6. (28 Feb 2013) Idly indexing


Patrik Potocki


When will you push it into the unstable branch so we can test it out?


"an abandoned index is one that hasn’t been queried in 72 hours" - so a weekly report will never be up to date?

Also, why do idle indexes wait for 10 minutes of inactivity instead of just working only when all other indexes are up to date?

Chris Marisic

"An index that was automatically set to idle will be set to normal on its first query."

What if you want the index to always be an idle index? Like a reporting index that pulls tons of things together, or a crazy reporting map/reduce that is not relevant to OLTP functionality at all?

Rob Ashton

Chris - while not covered explicitly in the entry above, there is a flag to "force idle" and this will be exposed in the studio

Alex Spence

Can we get a way to set these flags on the index creators as well?

Ayende Rahien

Patrik, This is already available at: http://hibernatingrhinos.com/builds/ravendb-unstable-v2.5

Ayende Rahien

Configurator, You can force an index to not go into idle / abandoned mode. But in general, if you have an index that is queried weekly, you can afford to wake it up and then wait for it to catch up.

Ayende Rahien

Configurator, And the reason we wait for 10 minutes on inactivity is that we don't want to get into: "we have 1 second of rest, let us start indexing all the idle indexes, which can be VERY expensive".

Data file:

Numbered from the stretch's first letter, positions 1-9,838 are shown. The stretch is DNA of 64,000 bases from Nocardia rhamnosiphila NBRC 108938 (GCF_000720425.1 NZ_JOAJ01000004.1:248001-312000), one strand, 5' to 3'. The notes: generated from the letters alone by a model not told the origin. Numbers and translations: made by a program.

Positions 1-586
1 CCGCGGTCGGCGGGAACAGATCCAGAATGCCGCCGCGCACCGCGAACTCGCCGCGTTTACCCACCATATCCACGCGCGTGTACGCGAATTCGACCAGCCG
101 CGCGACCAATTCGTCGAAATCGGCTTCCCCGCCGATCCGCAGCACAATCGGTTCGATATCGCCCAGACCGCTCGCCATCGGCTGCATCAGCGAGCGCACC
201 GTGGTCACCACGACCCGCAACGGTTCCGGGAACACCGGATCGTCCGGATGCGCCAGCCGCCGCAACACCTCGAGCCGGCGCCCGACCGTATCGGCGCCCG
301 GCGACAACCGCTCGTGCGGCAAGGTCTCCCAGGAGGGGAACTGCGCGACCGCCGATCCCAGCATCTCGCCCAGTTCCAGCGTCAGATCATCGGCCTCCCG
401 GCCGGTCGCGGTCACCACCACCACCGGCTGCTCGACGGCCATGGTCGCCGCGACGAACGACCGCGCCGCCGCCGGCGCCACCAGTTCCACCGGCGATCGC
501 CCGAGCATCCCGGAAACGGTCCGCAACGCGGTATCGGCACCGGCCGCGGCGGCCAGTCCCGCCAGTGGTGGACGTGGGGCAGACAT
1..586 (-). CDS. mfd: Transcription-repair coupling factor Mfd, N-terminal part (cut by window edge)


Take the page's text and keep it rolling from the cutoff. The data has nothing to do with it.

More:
Ayende Rahien

Alex, No, you can't do that at creation, but you can do that immediately after.

Alex Spence

In my still limited experience with Raven, specifically trying to work with bundles like replication and versioning. I have noticed that its not very straightforward to accomplish certain functionality without using the studio.

This specific feature is not that big of a deal to us, but we would really love to see functionality like this be configurable without going through the UI.

Ayende Rahien

Alex, ALL of RavenDB functionality is exposed via REST interface, and you can do absolutely everything the studio does. After all, the studio just uses HTTP to talk to RavenDB himself, it is not a privileged client.

Ayende Rahien

Alex, In other words, anything that you can do through the UI can be done in code, and pretty easily, at that.

Damian Hickey